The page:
5 to 9 - Adventure

It all started one winter evening in Sariska. I had enrolled for the school's 'wild life club', not because I had any soft corner for the furry animals, but simply because the other  classes either sounded boring (woodcraft) or girlish (batik printing.)

At Sariska that evening, I expected all of us to have dinner and go off to sleep, like all good children should. But Mahendra Vyas had other ideas. We were going for a drive in the jungle – in the night. I was convinced that everyone around was insane and that this would be my last trip with them. After trundling along in the darkness, the van lurched to a halt. A female nilgai stood by the side, sharply etched against the dark forest in our searchlight. She stared at us for about four seconds and bounded off, but those four seconds changed my life forever. The realization that the world outside was so beautiful was a knockout blow.

The next year was a dream come true. I was selected to work as a honorary warden at Delhi zoo with 10-15 other students.  We would help the keepers clean the cages, feed the animals, and generally be on the lookout for miscreants (like tourists trying to make the crocodile move by chucking stones at it.) Playing with a baby bear or having a white tiger cub nibble at your toes were the fringe benefits of the job. When not in the zoo, I would be in Lodi Gardens, Ridge forest and other such places, never separated from my binoculars and that birdwatchers' bible - Salim Ali's 'Book of Indian Birds.'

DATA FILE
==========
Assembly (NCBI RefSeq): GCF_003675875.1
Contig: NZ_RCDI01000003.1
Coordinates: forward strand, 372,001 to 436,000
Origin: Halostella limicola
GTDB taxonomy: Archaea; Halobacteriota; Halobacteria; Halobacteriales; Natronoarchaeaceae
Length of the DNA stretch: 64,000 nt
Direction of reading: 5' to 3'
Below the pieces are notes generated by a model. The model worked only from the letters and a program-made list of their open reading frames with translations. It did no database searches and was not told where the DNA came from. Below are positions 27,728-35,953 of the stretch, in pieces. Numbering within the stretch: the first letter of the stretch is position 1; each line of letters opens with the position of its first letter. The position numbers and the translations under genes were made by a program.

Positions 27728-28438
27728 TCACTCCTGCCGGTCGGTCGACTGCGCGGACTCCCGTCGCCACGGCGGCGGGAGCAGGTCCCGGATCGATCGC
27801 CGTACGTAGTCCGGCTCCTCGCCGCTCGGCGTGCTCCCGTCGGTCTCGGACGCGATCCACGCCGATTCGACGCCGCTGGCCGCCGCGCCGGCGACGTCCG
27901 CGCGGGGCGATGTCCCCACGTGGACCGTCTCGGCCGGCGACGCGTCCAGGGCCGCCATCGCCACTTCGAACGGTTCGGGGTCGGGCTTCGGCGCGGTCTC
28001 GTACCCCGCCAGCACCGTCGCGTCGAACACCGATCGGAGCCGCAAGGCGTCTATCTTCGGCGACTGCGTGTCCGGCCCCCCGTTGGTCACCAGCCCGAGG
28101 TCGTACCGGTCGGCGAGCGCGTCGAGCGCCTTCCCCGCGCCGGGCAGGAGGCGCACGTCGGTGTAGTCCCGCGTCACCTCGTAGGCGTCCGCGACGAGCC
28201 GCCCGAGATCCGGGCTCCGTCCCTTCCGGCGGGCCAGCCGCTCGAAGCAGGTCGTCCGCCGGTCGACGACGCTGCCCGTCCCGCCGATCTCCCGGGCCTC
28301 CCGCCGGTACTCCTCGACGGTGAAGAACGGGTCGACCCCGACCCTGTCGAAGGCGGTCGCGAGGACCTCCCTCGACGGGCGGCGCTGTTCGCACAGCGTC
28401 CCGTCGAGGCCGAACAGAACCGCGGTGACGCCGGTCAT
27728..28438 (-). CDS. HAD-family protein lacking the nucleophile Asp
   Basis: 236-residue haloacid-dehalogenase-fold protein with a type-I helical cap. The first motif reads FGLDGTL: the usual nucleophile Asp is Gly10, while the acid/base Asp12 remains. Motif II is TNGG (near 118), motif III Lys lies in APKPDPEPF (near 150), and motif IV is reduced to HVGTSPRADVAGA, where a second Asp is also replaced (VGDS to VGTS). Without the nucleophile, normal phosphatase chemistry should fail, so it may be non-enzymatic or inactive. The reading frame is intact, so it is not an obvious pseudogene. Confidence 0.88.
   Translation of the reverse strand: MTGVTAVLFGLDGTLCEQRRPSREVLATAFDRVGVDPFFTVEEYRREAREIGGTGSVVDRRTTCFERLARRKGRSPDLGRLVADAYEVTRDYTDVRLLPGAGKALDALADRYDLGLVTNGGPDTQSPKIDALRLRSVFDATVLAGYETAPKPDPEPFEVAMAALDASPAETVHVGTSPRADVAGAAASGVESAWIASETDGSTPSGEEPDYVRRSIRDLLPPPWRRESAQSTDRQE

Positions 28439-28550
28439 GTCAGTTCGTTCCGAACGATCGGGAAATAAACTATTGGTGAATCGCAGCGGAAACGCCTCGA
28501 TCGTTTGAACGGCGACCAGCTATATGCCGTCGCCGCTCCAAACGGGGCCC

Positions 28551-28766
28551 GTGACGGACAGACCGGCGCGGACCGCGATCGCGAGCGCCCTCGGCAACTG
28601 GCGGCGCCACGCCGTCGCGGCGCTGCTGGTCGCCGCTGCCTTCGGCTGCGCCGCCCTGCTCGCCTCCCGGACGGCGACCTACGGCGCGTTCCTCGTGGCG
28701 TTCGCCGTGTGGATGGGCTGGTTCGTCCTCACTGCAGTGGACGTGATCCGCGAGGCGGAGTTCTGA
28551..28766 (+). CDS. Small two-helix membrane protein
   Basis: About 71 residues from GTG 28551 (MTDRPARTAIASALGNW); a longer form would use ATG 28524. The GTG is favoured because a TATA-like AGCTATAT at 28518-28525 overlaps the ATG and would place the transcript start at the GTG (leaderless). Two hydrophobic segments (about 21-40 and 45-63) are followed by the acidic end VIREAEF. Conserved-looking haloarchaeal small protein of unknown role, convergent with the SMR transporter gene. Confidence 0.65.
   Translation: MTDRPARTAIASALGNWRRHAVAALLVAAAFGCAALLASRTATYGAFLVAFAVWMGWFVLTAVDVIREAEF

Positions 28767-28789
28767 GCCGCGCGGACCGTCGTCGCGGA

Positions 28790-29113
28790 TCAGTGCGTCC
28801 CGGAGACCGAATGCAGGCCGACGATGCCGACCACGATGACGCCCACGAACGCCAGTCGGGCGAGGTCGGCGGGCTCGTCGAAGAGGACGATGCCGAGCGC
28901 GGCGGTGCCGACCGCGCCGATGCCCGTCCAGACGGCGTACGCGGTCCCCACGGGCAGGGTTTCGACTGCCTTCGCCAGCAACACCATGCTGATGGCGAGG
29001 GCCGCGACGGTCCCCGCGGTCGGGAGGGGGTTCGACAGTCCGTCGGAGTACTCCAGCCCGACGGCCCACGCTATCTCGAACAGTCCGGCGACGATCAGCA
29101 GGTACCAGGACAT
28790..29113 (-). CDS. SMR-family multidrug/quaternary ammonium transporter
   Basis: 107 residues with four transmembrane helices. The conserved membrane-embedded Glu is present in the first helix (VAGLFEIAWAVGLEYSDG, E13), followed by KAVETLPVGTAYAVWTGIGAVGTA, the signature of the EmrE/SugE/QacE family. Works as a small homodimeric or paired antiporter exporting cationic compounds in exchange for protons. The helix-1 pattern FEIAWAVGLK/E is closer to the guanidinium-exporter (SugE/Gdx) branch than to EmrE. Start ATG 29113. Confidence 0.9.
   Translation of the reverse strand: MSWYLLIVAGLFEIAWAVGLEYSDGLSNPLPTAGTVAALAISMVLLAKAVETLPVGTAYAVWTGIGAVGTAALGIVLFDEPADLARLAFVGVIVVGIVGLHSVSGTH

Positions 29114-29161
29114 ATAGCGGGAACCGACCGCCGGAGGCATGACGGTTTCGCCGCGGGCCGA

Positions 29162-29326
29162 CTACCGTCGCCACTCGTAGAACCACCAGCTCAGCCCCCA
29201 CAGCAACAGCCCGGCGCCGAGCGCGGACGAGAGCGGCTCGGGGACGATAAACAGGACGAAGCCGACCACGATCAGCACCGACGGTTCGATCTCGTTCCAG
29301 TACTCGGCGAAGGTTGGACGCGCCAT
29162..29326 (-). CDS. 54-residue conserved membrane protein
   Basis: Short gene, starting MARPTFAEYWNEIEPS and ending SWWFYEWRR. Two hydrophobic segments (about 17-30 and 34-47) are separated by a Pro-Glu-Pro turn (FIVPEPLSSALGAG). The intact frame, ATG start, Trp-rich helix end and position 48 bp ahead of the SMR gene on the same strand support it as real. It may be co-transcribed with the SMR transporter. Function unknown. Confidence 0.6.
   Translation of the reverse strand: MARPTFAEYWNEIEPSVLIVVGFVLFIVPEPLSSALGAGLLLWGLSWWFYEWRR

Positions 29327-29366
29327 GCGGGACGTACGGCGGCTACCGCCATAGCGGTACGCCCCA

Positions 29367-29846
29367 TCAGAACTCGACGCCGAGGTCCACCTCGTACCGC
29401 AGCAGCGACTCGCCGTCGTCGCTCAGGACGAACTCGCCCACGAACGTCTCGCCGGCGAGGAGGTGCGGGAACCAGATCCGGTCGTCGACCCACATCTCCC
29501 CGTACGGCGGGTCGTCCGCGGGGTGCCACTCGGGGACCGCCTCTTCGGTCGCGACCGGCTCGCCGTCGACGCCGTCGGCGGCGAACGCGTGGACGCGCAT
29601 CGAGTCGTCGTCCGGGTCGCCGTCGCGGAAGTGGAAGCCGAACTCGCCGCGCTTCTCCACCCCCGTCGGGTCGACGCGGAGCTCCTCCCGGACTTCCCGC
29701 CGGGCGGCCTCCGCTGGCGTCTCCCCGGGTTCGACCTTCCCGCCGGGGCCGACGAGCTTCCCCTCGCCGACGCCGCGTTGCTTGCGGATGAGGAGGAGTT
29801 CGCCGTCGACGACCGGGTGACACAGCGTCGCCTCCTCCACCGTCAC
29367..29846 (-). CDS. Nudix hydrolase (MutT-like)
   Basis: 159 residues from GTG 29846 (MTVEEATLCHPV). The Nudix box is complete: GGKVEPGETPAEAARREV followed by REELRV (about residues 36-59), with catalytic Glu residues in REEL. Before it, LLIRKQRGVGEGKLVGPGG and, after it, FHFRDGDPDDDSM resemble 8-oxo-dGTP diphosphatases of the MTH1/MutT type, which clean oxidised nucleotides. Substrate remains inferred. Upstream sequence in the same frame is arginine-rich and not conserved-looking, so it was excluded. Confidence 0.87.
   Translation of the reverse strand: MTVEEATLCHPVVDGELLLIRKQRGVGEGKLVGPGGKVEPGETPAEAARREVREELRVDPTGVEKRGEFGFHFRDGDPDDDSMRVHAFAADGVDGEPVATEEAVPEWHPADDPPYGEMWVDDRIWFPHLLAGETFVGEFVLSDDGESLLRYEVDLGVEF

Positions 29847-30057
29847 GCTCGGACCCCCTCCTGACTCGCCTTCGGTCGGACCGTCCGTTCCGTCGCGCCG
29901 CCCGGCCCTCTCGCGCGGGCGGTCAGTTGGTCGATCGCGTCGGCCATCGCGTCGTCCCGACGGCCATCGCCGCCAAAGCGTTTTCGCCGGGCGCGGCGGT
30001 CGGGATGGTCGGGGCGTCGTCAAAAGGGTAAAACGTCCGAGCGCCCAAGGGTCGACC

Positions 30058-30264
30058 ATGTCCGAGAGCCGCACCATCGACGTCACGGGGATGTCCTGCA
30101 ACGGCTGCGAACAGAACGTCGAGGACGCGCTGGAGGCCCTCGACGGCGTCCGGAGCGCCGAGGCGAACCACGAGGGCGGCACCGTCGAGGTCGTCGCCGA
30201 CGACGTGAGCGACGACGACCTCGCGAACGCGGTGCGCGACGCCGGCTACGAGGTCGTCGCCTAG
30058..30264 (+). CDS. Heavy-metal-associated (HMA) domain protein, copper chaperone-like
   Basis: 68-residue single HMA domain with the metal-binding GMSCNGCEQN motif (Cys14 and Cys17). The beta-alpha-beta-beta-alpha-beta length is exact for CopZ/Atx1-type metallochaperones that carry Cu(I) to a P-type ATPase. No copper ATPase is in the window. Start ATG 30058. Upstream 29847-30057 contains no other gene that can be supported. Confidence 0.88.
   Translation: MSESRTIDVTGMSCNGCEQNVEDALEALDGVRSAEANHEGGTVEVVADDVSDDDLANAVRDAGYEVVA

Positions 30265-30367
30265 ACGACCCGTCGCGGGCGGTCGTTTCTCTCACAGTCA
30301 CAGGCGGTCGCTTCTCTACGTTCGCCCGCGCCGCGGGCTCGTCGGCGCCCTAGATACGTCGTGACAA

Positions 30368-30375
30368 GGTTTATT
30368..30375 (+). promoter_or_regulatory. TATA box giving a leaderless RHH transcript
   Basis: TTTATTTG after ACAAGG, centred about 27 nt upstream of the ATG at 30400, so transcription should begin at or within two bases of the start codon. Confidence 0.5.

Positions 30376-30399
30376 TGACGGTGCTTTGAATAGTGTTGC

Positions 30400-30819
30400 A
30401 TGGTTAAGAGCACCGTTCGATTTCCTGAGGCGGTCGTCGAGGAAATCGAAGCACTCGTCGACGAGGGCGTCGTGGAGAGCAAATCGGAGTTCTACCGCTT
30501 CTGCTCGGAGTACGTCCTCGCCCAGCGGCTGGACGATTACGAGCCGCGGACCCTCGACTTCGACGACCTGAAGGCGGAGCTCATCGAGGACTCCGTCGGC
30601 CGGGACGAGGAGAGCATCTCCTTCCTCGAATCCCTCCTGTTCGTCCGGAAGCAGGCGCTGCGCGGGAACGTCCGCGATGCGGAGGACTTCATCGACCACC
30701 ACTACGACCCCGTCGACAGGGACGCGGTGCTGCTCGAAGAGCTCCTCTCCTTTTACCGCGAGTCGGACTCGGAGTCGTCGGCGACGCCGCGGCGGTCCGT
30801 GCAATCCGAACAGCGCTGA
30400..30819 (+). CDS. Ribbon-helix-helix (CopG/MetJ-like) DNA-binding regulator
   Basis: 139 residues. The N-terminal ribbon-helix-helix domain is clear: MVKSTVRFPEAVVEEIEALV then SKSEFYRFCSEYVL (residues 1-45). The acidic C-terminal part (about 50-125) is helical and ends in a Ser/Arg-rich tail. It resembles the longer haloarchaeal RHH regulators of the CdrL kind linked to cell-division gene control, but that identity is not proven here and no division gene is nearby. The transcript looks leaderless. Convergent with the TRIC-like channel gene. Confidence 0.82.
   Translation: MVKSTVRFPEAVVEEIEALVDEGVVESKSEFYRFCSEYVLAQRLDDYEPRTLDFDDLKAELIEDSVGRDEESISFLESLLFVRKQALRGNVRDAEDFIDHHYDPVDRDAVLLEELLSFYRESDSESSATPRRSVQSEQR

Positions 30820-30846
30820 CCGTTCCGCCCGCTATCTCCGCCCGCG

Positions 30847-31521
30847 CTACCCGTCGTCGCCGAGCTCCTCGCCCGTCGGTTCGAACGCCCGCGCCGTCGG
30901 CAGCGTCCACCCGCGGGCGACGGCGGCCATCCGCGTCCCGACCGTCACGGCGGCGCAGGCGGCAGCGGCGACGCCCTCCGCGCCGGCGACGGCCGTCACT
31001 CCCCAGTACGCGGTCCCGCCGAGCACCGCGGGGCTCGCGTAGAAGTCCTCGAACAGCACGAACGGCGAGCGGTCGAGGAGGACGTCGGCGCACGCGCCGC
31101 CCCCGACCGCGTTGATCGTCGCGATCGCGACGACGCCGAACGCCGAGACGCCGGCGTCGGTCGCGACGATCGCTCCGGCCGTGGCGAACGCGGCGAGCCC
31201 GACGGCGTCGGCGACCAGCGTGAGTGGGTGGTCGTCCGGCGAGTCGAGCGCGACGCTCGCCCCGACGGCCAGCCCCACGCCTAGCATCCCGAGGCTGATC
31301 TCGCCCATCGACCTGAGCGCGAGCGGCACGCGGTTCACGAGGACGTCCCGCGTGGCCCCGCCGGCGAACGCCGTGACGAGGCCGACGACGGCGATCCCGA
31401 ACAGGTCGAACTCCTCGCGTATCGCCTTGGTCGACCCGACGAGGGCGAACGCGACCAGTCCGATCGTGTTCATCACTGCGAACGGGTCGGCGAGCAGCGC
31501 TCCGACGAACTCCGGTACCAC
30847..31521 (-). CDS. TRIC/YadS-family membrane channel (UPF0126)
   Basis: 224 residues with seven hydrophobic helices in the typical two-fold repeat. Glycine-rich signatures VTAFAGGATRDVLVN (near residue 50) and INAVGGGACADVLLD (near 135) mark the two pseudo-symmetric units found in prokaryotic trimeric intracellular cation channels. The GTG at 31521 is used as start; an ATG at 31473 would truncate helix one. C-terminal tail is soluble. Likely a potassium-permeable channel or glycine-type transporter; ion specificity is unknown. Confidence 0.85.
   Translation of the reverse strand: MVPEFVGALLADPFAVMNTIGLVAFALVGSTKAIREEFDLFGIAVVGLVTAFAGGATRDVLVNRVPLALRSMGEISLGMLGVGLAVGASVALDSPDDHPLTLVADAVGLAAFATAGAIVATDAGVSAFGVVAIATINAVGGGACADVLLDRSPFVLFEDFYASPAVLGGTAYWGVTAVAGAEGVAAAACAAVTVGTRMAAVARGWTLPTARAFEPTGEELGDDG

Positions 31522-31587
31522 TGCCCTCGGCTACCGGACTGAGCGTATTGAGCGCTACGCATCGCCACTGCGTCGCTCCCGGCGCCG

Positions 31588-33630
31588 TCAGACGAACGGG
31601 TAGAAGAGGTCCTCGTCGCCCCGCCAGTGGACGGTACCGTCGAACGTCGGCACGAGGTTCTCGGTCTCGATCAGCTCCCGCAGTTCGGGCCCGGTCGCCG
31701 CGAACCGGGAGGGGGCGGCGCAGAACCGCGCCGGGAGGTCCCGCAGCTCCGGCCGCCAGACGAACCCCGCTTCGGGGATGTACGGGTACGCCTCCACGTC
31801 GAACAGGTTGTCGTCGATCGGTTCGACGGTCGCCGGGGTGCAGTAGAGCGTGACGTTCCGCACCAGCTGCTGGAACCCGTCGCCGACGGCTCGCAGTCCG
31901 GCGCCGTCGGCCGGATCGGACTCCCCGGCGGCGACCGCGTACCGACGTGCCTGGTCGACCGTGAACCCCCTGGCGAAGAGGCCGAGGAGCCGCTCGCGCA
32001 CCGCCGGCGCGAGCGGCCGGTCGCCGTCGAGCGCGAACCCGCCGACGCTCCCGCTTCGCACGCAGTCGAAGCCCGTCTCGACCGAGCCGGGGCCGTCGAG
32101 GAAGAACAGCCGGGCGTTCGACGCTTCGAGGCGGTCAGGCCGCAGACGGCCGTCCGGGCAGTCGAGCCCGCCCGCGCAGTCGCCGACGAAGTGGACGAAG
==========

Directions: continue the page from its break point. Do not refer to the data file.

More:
We moved to Pune, a great place for outdoors and adventure. Half an hour on the bicycle in any direction and you were out of town. A two day trek to Rajgad-Torna could be done in about 30 rupees. There was no dearth of forest trails, hill forts and lakes. Friends of Animals Society, College Nature Club, Institute of Adventure Sports were all avenues to pursue these hobbies. It was also the time to realize that the line between adventure and stupidity can be very hazy. But the ignorance of youth also made me attempt things like trying to catch a python single-handed. If I had not let go in time, I would have remained single-handed for the rest of my life.

From birds and snakes to cliffs and mountains. One of the forts that caught my imagination was Rajgad. I went there repeatedly for two years and captured the changes in the landscape with changing seasons.

One of the most memorable phases came in 1988, when I was part of the film unit for an expedition to Mt. Kanchenjunga.

© 2012 Pushkaraj Apte Website By MAARICH